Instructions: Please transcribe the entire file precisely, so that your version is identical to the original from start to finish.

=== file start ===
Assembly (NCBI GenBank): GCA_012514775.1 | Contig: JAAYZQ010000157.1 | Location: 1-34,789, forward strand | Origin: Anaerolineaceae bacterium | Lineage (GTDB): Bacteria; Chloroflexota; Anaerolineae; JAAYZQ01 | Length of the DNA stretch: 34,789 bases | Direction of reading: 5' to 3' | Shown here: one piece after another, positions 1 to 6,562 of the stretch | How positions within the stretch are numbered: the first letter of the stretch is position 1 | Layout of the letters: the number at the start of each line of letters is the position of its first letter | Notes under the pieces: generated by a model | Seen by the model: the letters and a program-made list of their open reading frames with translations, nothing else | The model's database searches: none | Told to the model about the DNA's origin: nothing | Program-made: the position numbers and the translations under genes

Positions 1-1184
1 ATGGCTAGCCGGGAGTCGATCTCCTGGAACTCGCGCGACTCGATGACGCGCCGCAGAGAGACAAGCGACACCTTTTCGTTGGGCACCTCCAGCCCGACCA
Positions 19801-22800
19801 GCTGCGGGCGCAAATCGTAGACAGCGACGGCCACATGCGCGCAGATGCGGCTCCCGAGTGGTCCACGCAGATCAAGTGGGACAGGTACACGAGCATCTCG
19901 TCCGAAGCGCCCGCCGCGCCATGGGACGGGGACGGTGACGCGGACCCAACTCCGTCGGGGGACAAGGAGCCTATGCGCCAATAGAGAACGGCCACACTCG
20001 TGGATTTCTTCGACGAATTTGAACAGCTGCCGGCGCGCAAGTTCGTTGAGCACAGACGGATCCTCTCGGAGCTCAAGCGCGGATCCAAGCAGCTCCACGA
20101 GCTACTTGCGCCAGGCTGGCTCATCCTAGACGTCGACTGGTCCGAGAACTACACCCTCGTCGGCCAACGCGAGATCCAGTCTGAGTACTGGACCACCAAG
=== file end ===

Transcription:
Assembly (NCBI GenBank): GCA_012514775.1 | Contig: JAAYZQ010000157.1 | Location: 1-34,789, forward strand | Origin: Anaerolineaceae bacterium | Lineage (GTDB): Bacteria; Chloroflexota; Anaerolineae; JAAYZQ01 | Length of the DNA stretch: 34,789 bases | Direction of reading: 5' to 3' | Shown here: one piece after another, positions 1 to 6,562 of the stretch | How positions within the stretch are numbered: the first letter of the stretch is position 1 | Layout of the letters: the number at the start of each line of letters is the position of its first letter | Notes under the pieces: generated by a model | Seen by the model: the letters and a program-made list of their open reading frames with translations, nothing else | The model's database searches: none | Told to the model about the DNA's origin: nothing | Program-made: the position numbers and the translations under genes

Positions 1-1184
1 ATGGCTAGCCGGGAGTCGATCTCCTGGAACTCGCGCGACTCGATGACGCGCCGCAGAGAGACAAGCGACACCTTTTCGTTGGGCACCTCCAGCCCGACCA
Positions 19801-22800
19801 GCTGCGGGCGCAAATCGTAGACAGCGACGGCCACATGCGCGCAGATGCGGCTCCCGAGTGGTCCACGCAGATCAAGTGGGACAGGTACACGAGCATCTCG
19901 TCCGAAGCGCCCGCCGCGCCATGGGACGGGGACGGTGACGCGGACCCAACTCCGTCGGGGGACAAGGAGCCTATGCGCCAATAGAGAACGGCCACACTCG
20001 TGGATTTCTTCGACGAATTTGAACAGCTGCCGGCGCGCAAGTTCGTTGAGCACAGACGGATCCTCTCGGAGCTCAAGCGCGGATCCAAGCAGCTCCACGA
20101 GCTACTTGCGCCAGGCTGGCTCATCCTAGACGTCGACTGGTCCGAGAACTACACCCTCGTCGGCCAACGCGAGATCCAGTCTGAGTACTGGACCACCAAG